***

When you were young, you couldn’t count any women among your favorite writers. You can’t understand any of the female characters you read as humans, let alone as women. The boys in your American Literature class chortle about them, about how their male creators defined them solely by their “easy” sexuality. Your favorite writer in high school admitted that he never writes female characters, because he knows he would be bad at it. He’s kind of right. But you are also bad at it, and you are a girl! Your best friend, another girl, tells you after reading your novel draft, “Either you have a serious problem with women, or do.” And you know it’s you. You were raised on classical British literature and you love big heroic adventure arcs (like paladins, more paladins please) and what’s more, you hate yourself. Then you read The Bell Jar, and that changes everything. Then you read The Haunting of Hill House, and that changes everything again.

***

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Congratulations – you have helped fill an anthology’s diversity quota. Collect $200. You hope your story doesn’t convince somebody never to read another lady horror writer.

***

You and your roommate have seen a lot of horror movies: bad ones, good ones, so-bad-they’re-good ones. You have also noticed that you have never seen male rape depicted in a straight-up genre horror movie. “That would be the worst thing,” your roommate says, shuddering. “As a guy? That would be the most terrifying thing to watch.” You reply, flatly, “Yeah, well, that’s how it is for women, all the time. And we just have to deal. We just have to get used to it.” On-screen, some anonymous woman is crying and afraid.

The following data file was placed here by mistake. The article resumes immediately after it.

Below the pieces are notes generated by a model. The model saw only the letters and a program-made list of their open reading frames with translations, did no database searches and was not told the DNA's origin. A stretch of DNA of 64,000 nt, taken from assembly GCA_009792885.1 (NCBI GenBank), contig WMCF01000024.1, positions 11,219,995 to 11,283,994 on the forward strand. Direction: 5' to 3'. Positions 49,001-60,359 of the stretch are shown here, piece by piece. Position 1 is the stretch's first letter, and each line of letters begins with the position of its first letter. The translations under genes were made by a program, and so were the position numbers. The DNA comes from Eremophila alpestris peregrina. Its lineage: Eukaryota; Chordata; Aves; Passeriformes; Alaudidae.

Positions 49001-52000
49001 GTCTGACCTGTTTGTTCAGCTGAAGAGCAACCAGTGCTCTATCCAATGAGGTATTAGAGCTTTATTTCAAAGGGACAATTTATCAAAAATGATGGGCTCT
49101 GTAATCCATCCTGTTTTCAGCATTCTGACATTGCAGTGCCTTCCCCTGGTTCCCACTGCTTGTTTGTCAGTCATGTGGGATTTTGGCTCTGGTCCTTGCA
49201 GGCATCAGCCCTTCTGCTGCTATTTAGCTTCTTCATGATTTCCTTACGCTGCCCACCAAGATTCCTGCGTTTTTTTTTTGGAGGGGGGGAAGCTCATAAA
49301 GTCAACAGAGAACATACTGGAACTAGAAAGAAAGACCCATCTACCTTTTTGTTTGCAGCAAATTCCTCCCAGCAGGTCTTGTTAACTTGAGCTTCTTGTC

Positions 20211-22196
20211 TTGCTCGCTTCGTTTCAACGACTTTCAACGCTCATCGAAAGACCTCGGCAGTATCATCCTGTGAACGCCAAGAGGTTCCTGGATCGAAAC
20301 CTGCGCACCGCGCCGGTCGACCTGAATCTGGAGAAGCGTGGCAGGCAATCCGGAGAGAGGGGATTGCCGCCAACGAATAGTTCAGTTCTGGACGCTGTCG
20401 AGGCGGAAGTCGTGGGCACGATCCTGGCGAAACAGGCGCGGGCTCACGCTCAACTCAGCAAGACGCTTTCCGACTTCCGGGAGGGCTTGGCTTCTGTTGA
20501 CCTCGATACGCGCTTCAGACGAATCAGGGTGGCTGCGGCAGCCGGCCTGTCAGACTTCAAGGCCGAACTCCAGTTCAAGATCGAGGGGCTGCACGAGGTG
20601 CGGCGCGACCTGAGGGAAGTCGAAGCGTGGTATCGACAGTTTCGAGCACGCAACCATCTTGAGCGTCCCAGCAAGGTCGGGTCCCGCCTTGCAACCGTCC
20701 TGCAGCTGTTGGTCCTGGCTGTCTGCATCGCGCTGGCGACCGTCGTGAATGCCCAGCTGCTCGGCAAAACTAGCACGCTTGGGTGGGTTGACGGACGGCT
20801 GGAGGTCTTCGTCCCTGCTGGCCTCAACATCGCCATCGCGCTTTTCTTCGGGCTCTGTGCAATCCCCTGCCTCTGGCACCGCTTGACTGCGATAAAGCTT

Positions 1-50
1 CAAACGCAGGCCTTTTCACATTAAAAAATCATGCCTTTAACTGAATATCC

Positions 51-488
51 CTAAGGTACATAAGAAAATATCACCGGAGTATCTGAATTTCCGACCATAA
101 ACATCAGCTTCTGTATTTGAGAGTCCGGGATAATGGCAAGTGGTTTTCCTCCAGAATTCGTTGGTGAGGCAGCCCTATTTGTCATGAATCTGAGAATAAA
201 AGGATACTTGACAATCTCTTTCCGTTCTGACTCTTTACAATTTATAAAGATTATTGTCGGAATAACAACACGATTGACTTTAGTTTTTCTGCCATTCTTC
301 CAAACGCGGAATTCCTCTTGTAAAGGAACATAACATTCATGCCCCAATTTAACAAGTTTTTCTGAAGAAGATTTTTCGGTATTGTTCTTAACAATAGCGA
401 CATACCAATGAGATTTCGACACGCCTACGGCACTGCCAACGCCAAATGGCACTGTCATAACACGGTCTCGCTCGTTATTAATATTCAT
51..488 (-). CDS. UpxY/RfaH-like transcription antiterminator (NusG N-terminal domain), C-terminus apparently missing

***

An anthology you are in is accused of reverse discrimination because it is populated solely by female writers. It is accused of having a political agenda (because reinforcing the status quo is never political; only disrupting it): promoting shoddy women over competent men. Other people launch defenses: you have to over-correct to break structural inequality; many anthologies are essentially male-only because no female writers were chosen or submitted to be chosen; it’s important for our society to make sure marginalized voices are heard and the male voice permeates SF/F/H as it is. Meanwhile, you are hit with a soft psychosomatic blow to the stomach. Oh no. What if you are actually shit?

***

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You attend a Superbowl watch party with about 50 other people. When they air the trailer for the next season of Stranger Things, everyone cheers loudly. You are much more subdued. Your coworker leans over and confesses he has yet to watch this show. You say, “Yeah, it’s good. I’m not as enthusiastic about it as most of these guys, because…” “Because you’re a writer,” he guesses. “…Because I didn’t like how it treated its female characters,” you finish. “Like I said,” he says, laughing. “Because you’re a writer.”

 ***

You are lucky. You were supported, by both men and women with more clout and experience and influence and power than you. You try to believe in yourself enough to trust that this support had nothing to do with quotas, nothing to do with anything except your writing. You believe, as good girls always do, that SF/F/H is generally meritocratic – certainly more so than your day job, anyway.

 ***